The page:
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2017-07-04 04:28:02
Uber Should Be Regulated as Taxi Service, European Legal Adviser Says

LONDON — Uber suffered a blow to its expansion plans in Europe on Tuesday after a senior adviser to the region’s highest court said that the ride-hailing service should have to abide by tough European rules governing taxi services.

The recommendation, a nonbinding opinion by an advocate general for the Court of Justice of the European Union, comes as Uber faces an array of issues worldwide. This year, the company has faced a sexual harassment scandal, allegations it tried to evade local law enforcement, and in June the resignation of its chief executive, Travis Kalanick.

The case before the court hinged on whether Uber should be treated as a taxi service, and therefore subject to rigorous safety and employment rules, or as a digital platform that merely connected independent drivers with potential passengers.

The French authorities brought criminal proceedings last year against Uber for infringing a law that required any vehicle carrying passengers for a fee to be licensed as a taxi service and have appropriate insurance.

Maciej Szpunar, an advocate general of the court, ruled on Tuesday that France could prohibit certain types of transport services it deemed illegal, including Uber’s low-cost service UberPop, without having to notify the European Commission. He pointed to his earlier recommendation in a case related to Uber in Spain, which said UberPop was a transport service.

Uber had argued that the law was also a “technical regulation” over digital services. As such, the company said, the French authorities were required to notify the European Commission, the European Union’s executive arm, before the legislation was adopted. Because France did not do so, Uber contended, the law could not be enforced.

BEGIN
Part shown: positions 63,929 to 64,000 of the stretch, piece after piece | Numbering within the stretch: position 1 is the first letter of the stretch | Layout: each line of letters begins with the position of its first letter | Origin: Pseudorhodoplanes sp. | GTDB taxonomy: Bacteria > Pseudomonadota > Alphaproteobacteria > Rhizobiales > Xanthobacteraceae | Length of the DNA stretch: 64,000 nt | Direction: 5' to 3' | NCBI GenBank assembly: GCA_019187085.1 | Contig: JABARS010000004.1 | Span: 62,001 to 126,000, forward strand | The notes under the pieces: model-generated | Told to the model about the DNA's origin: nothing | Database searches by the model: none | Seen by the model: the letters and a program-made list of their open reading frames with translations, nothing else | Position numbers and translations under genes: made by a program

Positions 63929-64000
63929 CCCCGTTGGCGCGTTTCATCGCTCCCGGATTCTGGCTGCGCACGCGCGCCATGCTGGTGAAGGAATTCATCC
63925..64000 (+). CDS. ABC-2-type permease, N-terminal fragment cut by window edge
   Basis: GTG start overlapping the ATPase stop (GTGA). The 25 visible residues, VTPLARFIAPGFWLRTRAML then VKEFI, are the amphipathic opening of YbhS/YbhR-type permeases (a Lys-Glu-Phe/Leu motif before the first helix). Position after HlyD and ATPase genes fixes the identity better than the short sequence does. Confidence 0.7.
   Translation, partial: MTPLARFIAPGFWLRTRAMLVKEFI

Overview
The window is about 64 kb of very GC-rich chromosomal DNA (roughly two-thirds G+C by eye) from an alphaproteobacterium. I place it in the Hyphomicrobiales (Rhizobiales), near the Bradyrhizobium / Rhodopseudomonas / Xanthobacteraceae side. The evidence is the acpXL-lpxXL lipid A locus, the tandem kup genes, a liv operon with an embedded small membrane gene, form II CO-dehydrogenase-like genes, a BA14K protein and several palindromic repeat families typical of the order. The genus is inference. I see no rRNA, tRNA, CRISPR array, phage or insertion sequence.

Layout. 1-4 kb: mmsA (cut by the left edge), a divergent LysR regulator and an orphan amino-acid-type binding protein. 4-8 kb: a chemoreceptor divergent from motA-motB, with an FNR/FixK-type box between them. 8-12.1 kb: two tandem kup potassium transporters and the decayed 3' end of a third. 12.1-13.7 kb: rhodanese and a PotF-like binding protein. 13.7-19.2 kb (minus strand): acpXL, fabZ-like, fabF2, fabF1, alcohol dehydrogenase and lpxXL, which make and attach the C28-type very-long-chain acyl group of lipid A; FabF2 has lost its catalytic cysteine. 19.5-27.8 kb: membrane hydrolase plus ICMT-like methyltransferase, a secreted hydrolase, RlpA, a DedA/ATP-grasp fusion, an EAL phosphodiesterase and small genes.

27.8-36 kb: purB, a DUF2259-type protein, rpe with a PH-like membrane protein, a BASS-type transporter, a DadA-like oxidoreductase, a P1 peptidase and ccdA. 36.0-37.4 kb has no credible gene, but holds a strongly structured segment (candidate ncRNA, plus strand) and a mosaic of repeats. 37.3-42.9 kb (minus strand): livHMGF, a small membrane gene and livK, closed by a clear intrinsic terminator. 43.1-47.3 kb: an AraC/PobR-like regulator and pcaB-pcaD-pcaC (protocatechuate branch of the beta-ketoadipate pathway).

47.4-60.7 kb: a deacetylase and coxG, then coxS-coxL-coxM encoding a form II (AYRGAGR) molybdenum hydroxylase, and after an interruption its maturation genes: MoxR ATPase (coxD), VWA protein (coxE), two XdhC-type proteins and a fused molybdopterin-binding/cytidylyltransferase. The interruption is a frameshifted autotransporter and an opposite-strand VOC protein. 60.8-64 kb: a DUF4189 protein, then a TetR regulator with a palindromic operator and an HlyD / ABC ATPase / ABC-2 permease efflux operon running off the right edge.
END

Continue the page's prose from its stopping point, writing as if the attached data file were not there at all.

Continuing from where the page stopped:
The latest recommendation comes less than two months after a similar opinion said that Uber should have to comply with rules governing transportation companies. A final ruling in that case is expected by late summer, with a decision related to Tuesday’s case due by the end of the year.

The court typically follows the recommendations of its senior advisers, but it may still rule in the company’s favor.

Uber already operates in many European cities in compliance with transportation rules, but some of its services — particularly those that do not require drivers to have a taxi license — have been banned and face stiff opposition.

In France, protests against Uber have at times turned violent. The company and two of its executives have also been convicted and fined nearly $500,000 in France for running an illegal transportation service in a case related to UberPop, which did not require a professional livery license. That service has been suspended after a series of strikes by taxi unions led to a ban in France.

The pushback against Uber is part of wider tensions between the European authorities and American technology companies.

Google last month was slapped with a record $2.7 billion fine for antitrust violations, and Amazon and Apple have faced investigations over their tax practices in the region. Facebook has been scrutinized for its handling of its users’ data, and social networks now face fines in Germany for failing to swiftly take down hate speech and illegal content.

Uber faces its own issues. Revelations about sexual harassment and discrimination prompted an internal investigation into company culture. It has been dealing with an intellectual-property lawsuit from Waymo, the self-driving business under Google’s parent company, Alphabet. And revelations it used a tool, called Greyball, to avoid law enforcement led to a federal inquiry.

The company is now without a chief executive — a committee of executives is in charge — and has been grappling with months of turmoil and questions about its leadership and culture.